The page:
ECI 2015: Fluid Resuscitation

This 15 minute talk was given at the Emergency Care Symposium 2015 for the Emergency Care Institute

Slides:

References:
The three ‘R’s of fluid prescription:
Minto G, Mythen MG. Perioperative fluid management: science, art or random chaos?
Br J Anaesth. 2015 Mar 19.

The windows to the circulation: skin, brain, kidney
Cecconi M, De Backer D, Antonelli M, Beale R, Bakker J, Hofer C, et al. Consensus on circulatory shock and hemodynamic monitoring. Task force of the European Society of Intensive Care Medicine.
Intensive Care Med. 2014 Nov 13;40(12):1795–815.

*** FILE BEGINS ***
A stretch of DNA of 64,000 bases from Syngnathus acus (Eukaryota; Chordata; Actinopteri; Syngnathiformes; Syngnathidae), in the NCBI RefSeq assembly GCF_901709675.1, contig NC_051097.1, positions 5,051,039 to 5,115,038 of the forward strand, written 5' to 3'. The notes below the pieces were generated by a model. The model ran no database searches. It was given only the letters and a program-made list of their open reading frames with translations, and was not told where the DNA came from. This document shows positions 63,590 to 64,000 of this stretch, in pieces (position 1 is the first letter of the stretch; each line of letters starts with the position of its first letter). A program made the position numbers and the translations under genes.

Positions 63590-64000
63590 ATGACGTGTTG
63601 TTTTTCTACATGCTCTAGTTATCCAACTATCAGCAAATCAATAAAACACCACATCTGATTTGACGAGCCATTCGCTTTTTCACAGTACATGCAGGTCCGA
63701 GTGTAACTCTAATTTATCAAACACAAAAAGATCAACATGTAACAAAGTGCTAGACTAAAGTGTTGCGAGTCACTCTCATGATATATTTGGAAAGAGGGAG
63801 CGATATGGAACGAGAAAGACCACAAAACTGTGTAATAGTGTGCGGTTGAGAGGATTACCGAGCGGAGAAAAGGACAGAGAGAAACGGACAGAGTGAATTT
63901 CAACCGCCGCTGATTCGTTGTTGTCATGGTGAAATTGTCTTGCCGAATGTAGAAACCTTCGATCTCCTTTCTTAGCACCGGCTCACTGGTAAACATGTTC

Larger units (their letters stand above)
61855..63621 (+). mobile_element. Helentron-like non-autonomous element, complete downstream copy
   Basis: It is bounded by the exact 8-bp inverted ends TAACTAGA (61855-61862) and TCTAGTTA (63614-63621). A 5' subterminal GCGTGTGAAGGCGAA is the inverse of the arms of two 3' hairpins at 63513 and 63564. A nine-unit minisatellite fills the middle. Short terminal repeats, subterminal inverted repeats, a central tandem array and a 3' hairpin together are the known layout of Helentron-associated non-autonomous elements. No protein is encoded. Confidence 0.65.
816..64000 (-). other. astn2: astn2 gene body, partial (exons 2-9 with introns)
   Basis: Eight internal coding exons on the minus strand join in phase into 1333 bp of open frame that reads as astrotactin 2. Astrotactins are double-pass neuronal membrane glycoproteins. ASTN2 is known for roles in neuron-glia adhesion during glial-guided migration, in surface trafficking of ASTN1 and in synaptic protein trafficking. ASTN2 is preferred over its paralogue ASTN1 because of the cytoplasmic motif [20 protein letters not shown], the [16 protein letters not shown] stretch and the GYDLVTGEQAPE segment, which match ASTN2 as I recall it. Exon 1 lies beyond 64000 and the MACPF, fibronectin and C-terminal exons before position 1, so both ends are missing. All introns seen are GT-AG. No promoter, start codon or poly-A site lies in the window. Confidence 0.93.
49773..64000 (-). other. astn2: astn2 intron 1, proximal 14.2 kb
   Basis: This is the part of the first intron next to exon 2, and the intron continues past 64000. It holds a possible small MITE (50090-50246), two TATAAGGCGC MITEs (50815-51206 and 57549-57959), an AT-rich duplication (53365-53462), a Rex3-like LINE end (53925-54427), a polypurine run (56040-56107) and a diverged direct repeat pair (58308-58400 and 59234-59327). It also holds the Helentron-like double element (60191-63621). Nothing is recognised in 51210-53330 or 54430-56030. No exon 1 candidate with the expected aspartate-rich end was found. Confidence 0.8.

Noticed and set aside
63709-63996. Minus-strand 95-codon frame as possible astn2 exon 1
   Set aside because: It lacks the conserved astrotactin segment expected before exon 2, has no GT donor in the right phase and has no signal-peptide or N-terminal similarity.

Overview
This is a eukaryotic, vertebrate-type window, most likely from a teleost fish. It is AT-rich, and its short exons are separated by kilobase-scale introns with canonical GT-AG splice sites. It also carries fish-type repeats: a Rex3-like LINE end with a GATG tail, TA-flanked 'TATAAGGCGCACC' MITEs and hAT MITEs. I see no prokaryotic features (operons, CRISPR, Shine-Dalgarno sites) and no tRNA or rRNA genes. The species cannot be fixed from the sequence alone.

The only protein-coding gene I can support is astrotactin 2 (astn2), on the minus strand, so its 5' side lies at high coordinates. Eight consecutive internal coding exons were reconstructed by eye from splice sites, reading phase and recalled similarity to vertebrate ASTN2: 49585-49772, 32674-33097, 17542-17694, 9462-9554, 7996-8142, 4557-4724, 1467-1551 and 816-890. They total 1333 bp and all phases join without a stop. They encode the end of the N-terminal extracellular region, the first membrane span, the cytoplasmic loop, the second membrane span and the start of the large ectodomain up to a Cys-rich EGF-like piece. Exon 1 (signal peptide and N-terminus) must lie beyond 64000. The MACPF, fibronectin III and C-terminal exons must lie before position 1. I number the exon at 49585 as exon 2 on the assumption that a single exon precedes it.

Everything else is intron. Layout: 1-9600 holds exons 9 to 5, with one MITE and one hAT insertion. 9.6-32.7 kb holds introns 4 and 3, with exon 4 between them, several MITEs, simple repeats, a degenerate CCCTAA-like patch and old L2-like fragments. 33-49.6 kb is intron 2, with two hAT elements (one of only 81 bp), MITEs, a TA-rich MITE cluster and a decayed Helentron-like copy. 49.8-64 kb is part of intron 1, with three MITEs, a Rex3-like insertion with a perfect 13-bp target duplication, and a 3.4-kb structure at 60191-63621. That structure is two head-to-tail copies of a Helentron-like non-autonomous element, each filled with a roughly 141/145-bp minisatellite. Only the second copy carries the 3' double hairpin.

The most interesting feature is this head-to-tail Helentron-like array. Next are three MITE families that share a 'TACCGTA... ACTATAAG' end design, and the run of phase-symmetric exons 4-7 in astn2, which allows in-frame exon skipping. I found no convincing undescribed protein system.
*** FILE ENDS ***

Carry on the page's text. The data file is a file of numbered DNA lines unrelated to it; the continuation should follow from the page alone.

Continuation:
0.9% Saline
Why high sodium concentrations in resuscitation fluid is good:
Lunøe M, Overgaard-Steensen C. Prevention of hospital-acquired hyponatraemia: individualised fluid therapy.
Acta Anaesthesiologica Scandinavica. 2015 May 9;59(8):975–85.

Why high chloride concentrations might not be so good:
http://resus.me/whats-with-all-the-chloride-an-assault-on-salt/

Why it might not matter on ICU:
Young P, Bailey M, Beasley R, Henderson S, Mackle D, McArthur C, et al. Effect of a Buffered Crystalloid Solution vs Saline on Acute Kidney Injury Among Patients in the Intensive Care Unit.
JAMA. 2015 Oct 7;:1.

Hartmann’s
Why we needn’t worry about the lactate content:
White SA, Goldhill DR. Is Hartmann’s the solution?
Anaesthesia. 1997 May;52(5):422–7.

Why we needn’t worry about the potassium content:
O Malley CMN, Frumento RJ, Hardy MA, Benvenisty AI, Brentjens TE, Mercer JS, et al. A Randomized, Double-Blind Comparison of Lactated Ringer’s Solution and 0.9% NaCl During Renal Transplantation.
Anesth Analg. 2005 May;100(5):1518–24.

Cutting Edge Resuscitation Medical Education